Dōgen Zenji, also known as Dōgen Kigen (道元希玄), Eihei Dōgen (永平道元), Kōso Jōyō Daishi (高祖承陽大師), or Busshō Dentō Kokushi (仏性伝東国師), was a Japanese Buddhist priest, writer, poet, philosopher, and founder of the Sōtō school of Zen in Japan.
A lineage in Buddhism is a line of transmission of the Buddhist teaching that is "theoretically traced back to the Buddha himself."
The acknowledgement of the transmission can be oral, or certified in documents.
Several branches of Buddhism, including Chan (including Zen and Seon) and Tibetan Buddhism maintain records of their historical teachers.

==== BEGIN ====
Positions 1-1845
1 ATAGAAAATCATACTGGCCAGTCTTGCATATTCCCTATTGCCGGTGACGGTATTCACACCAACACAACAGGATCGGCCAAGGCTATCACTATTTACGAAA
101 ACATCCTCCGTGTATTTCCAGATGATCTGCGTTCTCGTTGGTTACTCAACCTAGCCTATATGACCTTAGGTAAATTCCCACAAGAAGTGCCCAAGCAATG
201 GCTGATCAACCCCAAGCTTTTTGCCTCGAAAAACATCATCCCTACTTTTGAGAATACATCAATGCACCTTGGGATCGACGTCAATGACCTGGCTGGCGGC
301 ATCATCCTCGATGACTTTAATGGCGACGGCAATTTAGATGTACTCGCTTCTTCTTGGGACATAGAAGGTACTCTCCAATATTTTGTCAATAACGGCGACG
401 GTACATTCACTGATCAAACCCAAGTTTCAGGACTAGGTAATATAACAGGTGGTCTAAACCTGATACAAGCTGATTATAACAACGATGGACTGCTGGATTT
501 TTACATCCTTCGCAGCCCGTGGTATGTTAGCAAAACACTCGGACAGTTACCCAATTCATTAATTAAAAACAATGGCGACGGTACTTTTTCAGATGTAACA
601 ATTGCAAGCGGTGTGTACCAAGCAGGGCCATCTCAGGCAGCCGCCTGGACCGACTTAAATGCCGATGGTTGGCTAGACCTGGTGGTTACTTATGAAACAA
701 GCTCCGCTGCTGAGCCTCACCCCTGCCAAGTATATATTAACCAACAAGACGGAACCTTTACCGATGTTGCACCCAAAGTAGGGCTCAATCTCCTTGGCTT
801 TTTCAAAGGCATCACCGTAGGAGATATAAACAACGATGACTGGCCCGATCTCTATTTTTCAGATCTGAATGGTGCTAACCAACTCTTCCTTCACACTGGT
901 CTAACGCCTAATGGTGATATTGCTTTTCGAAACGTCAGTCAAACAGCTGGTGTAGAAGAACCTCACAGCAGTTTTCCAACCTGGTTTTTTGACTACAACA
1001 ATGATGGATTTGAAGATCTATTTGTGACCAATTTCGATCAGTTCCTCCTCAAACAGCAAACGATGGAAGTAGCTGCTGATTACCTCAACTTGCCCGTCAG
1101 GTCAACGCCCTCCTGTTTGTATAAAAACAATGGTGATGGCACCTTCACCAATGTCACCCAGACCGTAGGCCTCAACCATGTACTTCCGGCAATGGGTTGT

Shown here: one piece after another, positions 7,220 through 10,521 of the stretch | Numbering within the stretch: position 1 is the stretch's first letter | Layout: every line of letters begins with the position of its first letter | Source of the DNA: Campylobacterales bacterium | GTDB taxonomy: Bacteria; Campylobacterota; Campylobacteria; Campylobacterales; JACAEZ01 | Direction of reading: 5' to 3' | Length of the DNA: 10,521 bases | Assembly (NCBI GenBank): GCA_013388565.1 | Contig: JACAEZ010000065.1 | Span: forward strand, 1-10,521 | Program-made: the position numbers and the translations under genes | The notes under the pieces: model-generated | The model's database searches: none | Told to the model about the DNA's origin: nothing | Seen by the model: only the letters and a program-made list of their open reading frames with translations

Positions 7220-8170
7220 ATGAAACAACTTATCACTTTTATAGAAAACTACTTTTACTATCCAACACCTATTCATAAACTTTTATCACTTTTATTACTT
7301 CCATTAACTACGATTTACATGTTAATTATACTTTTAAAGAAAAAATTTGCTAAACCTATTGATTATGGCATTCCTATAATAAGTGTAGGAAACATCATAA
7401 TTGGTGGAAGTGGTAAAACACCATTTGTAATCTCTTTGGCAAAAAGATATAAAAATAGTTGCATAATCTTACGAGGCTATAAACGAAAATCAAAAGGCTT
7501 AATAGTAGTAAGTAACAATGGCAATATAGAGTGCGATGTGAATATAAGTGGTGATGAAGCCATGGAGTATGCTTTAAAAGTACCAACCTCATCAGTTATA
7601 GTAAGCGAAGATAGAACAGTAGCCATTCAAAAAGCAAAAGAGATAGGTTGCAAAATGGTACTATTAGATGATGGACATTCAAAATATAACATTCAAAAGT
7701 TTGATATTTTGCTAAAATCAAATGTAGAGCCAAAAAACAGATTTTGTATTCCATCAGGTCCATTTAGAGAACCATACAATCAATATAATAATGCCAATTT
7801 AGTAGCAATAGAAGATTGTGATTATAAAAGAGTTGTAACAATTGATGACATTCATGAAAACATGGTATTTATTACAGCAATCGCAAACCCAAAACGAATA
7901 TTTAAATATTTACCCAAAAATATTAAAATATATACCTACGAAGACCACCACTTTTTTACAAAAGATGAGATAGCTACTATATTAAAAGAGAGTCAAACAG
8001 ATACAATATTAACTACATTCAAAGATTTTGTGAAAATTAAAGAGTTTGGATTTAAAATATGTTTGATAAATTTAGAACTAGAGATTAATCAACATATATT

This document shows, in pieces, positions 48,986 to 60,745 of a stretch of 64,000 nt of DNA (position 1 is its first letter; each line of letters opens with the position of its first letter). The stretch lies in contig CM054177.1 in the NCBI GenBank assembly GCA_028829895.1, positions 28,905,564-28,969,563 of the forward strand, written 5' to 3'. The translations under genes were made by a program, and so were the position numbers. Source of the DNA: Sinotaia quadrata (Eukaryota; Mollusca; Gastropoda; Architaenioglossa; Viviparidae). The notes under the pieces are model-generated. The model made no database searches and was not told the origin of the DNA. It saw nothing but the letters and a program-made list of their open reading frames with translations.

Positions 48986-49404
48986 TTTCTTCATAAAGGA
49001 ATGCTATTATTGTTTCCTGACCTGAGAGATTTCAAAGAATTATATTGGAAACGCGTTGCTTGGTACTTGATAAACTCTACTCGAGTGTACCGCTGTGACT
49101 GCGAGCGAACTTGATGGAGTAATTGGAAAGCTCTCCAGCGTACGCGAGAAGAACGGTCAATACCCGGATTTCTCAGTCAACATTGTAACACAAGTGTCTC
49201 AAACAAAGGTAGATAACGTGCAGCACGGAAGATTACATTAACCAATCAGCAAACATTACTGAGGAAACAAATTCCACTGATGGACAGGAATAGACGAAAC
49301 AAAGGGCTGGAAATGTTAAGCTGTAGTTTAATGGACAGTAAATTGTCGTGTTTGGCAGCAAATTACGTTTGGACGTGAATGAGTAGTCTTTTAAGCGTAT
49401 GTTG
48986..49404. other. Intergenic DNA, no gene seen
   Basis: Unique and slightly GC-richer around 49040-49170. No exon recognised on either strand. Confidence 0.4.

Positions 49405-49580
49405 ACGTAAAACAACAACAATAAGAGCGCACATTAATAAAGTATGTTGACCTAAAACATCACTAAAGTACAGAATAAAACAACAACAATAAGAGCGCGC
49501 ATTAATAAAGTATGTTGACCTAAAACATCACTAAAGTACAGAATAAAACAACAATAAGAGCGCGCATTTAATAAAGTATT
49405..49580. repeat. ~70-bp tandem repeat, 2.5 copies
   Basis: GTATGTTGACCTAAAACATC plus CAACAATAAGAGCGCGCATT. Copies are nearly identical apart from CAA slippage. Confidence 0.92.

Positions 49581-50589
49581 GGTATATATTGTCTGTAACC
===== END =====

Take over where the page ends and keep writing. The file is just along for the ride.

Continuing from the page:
These records serve as a validation for the living exponents of the tradition.
In Chan and Zen Buddhism, dharma transmission is a custom .
Sōtō Zen or the Sōtō school is the largest of the three traditional sects of Zen in Japanese Buddhism.
It is the Japanese line of the Chinese Cáodòng school, which was founded during the Tang dynasty by Dòngshān Liánjiè.
It emphasizes Shikantaza, meditation with no objects, anchors, or content.
The meditator strives to be aware of the stream of thoughts, allowing them to arise and pass away without interference.
With about 14,000 temples, Sōtō .